In the early weeks of the NFL playoffs, a player who has become renowned for his antics on and off the field was cited and fined by the NFL for mockingly “mooning” the fans of the opposing team. For the totally uninitiated, “mooning” is a gesture where the perpetrator bends over and flashes his or her hind side as a put down to another group or individual.
During this nationally televised playoff game, the well-known wide receiver scored a touchdown, and then bent over beside the goal post and mimicked a “moon” to the opposing fans seated above the end zone. Although no flesh was flashed, the gesture was interpreted as offensive and inappropriate, and the player was reprimanded and fined $10,000 by the NFL.<?xml:namespace prefix = o ns = “urn:schemas-microsoft-com:office:office” />
In the days following, sports talk radio personalities and callers kept the airwaves buzzing by debating the seriousness of the gesture and second-guessing the actions of the NFL in fining the accused player. I am not an avid pro football fan, but I do watch the playoffs. I did see the gesture in question, and while it was distasteful, I did not perceive it to be any more offensive than the any of the profane words, promiscuous lifestyles and lucrative salaries that have become all too characteristic of some professional athletes.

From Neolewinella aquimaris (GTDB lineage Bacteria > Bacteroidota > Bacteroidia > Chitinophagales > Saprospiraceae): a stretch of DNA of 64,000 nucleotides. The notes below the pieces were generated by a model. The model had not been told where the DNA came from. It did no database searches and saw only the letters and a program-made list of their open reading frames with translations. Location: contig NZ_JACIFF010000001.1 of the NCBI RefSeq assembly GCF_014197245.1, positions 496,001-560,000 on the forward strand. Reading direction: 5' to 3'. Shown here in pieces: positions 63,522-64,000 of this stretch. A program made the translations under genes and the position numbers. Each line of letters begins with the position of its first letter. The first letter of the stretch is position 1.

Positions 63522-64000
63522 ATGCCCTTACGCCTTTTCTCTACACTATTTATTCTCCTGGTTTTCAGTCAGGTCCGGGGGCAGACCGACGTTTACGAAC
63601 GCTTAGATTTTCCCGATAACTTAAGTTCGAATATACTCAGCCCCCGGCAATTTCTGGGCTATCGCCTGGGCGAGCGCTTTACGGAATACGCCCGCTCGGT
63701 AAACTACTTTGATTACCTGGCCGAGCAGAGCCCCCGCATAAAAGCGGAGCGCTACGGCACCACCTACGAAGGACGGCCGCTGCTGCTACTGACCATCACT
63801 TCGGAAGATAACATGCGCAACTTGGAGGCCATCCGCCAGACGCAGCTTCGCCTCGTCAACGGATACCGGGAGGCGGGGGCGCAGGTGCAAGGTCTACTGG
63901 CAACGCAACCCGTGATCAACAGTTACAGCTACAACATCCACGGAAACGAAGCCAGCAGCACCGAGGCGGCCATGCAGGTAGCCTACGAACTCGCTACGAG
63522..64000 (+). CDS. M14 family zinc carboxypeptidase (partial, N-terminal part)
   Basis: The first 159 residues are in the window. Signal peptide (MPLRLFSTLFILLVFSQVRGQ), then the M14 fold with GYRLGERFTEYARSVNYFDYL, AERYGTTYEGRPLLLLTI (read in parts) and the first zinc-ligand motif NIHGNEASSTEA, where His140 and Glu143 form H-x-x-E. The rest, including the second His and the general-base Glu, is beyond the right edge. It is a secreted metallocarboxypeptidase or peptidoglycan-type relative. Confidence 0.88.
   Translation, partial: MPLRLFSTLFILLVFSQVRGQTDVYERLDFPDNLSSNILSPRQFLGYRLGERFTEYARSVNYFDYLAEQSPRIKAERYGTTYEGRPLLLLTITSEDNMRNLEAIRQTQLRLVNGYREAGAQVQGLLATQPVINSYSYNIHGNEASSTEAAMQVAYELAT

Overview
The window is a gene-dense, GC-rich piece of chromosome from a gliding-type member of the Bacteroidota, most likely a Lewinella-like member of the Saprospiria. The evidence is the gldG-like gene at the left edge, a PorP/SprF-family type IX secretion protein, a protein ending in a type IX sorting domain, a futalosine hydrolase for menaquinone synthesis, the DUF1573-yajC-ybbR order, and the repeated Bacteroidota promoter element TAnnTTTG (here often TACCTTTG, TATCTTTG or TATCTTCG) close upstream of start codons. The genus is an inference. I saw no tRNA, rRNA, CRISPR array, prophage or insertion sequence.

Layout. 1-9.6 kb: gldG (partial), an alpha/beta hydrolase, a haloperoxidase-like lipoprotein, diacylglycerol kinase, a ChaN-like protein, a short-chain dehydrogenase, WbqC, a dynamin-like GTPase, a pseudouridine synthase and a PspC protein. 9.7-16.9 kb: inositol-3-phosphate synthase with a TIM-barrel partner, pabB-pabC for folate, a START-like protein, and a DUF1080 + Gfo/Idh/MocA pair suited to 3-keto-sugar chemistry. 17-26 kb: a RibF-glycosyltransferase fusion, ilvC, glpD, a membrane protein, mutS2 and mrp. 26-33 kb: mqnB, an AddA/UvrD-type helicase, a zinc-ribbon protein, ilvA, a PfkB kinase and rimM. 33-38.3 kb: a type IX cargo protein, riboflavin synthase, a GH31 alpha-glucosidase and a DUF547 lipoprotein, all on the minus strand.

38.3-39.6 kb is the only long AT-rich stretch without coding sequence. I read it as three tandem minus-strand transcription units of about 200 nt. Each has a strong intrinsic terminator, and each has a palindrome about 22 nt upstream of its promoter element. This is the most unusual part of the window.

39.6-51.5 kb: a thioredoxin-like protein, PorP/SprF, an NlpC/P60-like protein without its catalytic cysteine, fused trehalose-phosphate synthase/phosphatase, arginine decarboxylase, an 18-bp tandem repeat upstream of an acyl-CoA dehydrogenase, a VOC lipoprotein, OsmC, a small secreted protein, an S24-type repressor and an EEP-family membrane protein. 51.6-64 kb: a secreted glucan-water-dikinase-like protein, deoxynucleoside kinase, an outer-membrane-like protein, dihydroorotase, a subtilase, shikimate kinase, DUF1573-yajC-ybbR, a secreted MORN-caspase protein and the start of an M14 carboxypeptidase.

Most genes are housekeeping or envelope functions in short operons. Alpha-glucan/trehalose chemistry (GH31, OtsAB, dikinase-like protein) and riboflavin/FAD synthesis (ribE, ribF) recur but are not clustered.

A couple of days following the incident, I happened to be listening to sports talk radio, when the two announcers stated that they were not as offended by the lewd lunar gesture as they were by the player’s recent admission that he “takes plays off.” They went on to explain that the player in question has confessed to taking plays off when the ball does not come to him. That is, if he is not the designated receiver on a play, he does not block or run his route. In other words, he is not truly a team player.
In most team sports, a team cannot attain championship caliber status unless the team members do their best to fulfill every assignment, especially the unnoticed ones. A member of a team who suspends effort and shirks responsibility while other members of the team are giving their best lacks integrity. “Taking plays off” is an entirely different way of showing your worst side.
However, before we point an accusing finger at an athlete, we should evaluate the impact of taking plays off in other arenas of life.
Barry Howard is a minister and columnist who resides in Birmingham, Ala.